A coroner is to write to the Health Secretary after a Sunderland hospital patient died following electric shock therapy.
Elsie Tindle, 71, suffered a permanent epileptic seizure which caused irreparable brain damage, an inquest into her death heard.
Her brain was completely starved of oxygen during the prolonged fit last year, a jury at Sunderland Coroner’s Court was told.
The jury ruled that she died as a result of a “rare complication following the lawful and necessary administration of electroconvulsive therapy (ECT)”.
The hearing, before Sunderland Senior Coroner Derek Winter, heard that ECT was decided upon by medics as a last resort after Sunderland Royal Hospital was unable to manage Miss Tindle’s mental health problems.
She had first been admitted to the hospital after a fall in November 2014, and she also suffered from depression and a learning disability.
ECT shocks the brain under general anaesthetic with muscle relaxant medication to minimise the risk of broken bones.
The inquest heard that, in order to perform ECG on a patient lacking the capacity to consent to it, a second opinion appointed doctor (SOAD) provided by the Care Quality Commission (CQC) must approve it.
An application for an SOAD was submitted on February 23, 2015, by psychiatrist Dr Eugene van Rheede van Oudtshoorn.
However, no SOAD had been appointed by the time Dr van Rheede referred Miss Tindle for ECT, carried out by the NHS Electroconvulsive Therapy Service at the Tranwell Unit, Queen Elizabeth Hospital, Gateshead.
She had three treatments without an SOAD in place after an administrative error led to one not being allocated to the case. After the jury returned its findings, Mr Winter told the inquest of his intention to compile a Regulation 28 report to prevent future deaths, which he intends to send to the Secretary of State for Health.
He said: “I’m going to prepare a Regulation 28 report to prevent future deaths.
“My concern is in the request and allocation of second opinion doctors in a timely way.
“The court heard that 82% of SOADs are appointed within five working days of the request, but that begs the question about the services provided to the others.
“Secondary doctors perform a valuable role. The inquest heard that with 25% of patients involved with an SOAD, some sort of change in plan is implemented, and in 3% of cases, the treatment plan is refused.
“I will formulate it into a Regulation 28 report to present to the Secretary of State for Health, who I believe is the person who can do something about this.”
While in hospital, Miss Tindle had been missing her sister Joan, who was reluctant to visit, and refused to take medication or food and would rip out her intravenous line.
She was considered a danger to herself and was detained under Section 3 of the Mental Health Act, which allows for up to six months’ hospital treatment.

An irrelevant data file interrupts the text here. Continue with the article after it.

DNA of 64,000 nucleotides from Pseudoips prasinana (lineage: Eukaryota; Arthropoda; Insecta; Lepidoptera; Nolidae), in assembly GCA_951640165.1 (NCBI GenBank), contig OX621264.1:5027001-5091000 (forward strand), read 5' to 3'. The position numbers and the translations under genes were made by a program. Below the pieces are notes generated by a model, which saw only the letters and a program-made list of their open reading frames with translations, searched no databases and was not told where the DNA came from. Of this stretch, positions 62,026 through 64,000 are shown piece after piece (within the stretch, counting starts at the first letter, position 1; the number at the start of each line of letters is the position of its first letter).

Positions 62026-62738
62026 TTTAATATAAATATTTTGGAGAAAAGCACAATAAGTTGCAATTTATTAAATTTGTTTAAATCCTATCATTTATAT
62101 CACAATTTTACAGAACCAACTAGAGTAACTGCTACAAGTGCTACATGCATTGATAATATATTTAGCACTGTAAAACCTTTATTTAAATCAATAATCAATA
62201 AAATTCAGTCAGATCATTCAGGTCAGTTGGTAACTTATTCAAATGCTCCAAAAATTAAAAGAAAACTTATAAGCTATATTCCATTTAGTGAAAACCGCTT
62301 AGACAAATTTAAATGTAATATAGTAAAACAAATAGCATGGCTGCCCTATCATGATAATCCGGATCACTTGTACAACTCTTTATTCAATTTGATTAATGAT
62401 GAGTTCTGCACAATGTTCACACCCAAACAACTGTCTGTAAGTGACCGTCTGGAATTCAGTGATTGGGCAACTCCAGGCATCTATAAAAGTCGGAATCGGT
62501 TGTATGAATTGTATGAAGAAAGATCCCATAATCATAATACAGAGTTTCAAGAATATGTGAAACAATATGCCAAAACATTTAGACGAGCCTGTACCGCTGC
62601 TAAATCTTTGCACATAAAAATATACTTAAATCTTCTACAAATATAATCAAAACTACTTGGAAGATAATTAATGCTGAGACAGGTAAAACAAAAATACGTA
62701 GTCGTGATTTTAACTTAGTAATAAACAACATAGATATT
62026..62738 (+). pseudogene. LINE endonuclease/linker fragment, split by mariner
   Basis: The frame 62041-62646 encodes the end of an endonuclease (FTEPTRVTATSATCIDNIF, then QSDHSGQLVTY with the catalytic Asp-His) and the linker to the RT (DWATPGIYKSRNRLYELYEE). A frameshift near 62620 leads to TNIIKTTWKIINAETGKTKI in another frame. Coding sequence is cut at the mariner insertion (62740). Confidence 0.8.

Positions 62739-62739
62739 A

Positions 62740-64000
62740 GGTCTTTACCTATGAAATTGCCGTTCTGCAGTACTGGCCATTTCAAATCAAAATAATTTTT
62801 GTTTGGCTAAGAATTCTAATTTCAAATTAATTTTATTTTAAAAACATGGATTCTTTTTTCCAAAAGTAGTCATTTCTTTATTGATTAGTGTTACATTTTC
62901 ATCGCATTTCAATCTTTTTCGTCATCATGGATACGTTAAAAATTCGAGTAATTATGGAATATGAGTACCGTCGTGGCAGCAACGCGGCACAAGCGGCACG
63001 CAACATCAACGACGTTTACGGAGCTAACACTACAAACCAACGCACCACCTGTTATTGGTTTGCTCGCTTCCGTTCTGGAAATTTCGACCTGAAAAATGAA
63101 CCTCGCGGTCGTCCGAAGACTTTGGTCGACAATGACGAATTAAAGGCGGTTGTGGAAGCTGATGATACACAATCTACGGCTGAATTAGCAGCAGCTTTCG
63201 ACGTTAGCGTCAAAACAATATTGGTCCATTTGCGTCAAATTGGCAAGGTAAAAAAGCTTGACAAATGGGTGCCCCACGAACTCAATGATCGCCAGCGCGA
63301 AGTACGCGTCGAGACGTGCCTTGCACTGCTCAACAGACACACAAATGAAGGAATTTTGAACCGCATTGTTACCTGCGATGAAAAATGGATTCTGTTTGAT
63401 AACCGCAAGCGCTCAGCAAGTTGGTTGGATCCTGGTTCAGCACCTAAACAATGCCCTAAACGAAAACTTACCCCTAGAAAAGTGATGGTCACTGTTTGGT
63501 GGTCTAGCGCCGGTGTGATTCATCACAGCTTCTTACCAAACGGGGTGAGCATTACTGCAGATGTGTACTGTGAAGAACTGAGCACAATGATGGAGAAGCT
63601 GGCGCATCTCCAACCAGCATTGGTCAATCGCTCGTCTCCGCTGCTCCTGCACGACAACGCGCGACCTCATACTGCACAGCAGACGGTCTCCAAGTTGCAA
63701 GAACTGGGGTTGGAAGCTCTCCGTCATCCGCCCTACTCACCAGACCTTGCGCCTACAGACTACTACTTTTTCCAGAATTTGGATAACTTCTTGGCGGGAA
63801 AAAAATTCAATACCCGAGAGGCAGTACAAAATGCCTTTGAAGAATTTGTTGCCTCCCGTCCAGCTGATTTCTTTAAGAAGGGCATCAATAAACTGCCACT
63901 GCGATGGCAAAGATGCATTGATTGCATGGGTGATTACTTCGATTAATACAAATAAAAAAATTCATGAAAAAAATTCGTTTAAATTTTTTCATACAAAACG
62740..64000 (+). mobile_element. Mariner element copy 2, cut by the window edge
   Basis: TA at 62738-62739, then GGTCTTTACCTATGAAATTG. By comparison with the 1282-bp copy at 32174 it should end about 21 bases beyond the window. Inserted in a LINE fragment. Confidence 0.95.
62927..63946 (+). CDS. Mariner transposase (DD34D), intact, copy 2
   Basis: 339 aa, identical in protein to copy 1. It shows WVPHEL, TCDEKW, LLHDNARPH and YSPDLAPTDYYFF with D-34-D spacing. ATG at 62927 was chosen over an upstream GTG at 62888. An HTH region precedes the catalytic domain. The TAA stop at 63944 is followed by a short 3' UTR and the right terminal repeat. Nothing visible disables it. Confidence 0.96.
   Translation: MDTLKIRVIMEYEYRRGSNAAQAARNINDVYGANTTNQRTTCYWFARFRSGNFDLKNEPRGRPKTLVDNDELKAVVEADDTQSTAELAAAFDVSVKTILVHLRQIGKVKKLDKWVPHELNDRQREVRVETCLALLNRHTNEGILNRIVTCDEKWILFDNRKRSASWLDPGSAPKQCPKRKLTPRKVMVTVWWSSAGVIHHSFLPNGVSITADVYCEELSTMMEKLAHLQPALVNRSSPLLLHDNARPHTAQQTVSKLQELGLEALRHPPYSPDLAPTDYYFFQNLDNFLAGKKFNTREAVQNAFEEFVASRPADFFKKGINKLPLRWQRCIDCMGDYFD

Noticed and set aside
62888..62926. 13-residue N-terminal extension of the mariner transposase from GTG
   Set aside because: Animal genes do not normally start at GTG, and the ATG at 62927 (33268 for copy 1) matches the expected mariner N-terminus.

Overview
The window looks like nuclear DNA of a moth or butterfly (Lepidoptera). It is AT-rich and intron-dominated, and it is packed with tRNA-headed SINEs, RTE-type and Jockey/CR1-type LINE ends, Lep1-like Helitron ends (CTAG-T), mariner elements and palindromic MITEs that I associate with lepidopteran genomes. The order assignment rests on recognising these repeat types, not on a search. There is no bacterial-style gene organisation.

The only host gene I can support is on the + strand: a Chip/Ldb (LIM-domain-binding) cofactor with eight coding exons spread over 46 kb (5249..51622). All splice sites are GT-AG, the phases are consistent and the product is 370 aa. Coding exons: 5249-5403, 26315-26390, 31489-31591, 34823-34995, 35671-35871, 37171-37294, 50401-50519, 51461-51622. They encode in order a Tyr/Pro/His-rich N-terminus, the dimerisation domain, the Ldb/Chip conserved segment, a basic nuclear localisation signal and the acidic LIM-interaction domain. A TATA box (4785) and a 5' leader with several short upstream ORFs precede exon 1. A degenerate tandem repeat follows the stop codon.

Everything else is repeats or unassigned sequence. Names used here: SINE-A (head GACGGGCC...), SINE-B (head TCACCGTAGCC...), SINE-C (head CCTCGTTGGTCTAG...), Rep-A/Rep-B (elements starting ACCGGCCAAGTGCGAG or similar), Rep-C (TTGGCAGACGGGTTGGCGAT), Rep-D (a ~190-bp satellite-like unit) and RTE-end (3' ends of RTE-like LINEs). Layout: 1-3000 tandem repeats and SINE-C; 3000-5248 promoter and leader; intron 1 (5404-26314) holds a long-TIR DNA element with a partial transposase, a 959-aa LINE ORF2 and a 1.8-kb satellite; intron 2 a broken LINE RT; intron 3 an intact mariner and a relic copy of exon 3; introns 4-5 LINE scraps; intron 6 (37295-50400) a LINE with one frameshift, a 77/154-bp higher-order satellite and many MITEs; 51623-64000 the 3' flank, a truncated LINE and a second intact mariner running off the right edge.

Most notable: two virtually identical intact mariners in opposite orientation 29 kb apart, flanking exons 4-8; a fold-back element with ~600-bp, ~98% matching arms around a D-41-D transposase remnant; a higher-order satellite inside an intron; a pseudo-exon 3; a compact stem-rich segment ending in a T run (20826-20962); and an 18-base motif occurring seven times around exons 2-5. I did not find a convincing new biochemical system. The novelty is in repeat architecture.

Dr van Rheede said: “She had three treatments without an SOAD in place.
“With Elsie, we had seen a downward cycle in her health. There would have been consequences of not taking action. There was an ongoing deterioration.
“We have to make a calculated decision of the benefits of taking the opportunity now, before the situation becomes difficult or impossible, and that was the right time.”
The jury heard how one electrical impulse, which lasts a few milliseconds, is administered by two probes at each session, and aims to initiate a 30-second seizure.
Six treatments will put 40% of patients into remission, while 10 treatments work in 70% of cases.
Miss Tindle had three sessions of ECT on February 27, March 6 and March 10, returning to Sunderland after each one.
Although the third session appeared to have gone as planned, she fell ill the following day.
She was taken to the high- dependency unit, and died in hospital 25 days later, on April 4, 2015.
Dr van Rheede added: “It’s a very, very rare complication.
“I couldn’t find other cases where someone had gone into a seizure or status epileptica a day later.
“However, there are anecdotal reports of people developing epilepsy after ECT, perhaps one in 80,000.”
Home Office pathologist Dr Nigel Cooper, who performed the post mortem on Miss Tindle, concluded the formal cause of death as anoxic-ischemic brain damage, due to status epilepticus, due to electroconvulsive therapy.
‘People can be treated quickly’
A Care Quality Commission spokesman said: “CQC maintains a panel of doctors who are trained and experienced in providing second opinions under the Mental Health Act. Many doctors do this part-time alongside their other work, and are not available at all times.
“Although we can’t predict when they will be needed, with their help we normally try to provide a Second Opinion Appointed Doctor to a patient detained under the Mental Health Act 1983 within five days of receiving the request. Last year we achieved this approximately 82% of the time.
“Patients requiring more immediate attention can be treated without the presence of a Second Opinion Appointed Doctor under section 62 of the Mental Health Act, which ensures people are treated quickly in an emergency.
“We note the coroner’s report and the circumstances in this case. We will consider the findings in detail and we will respond accordingly.”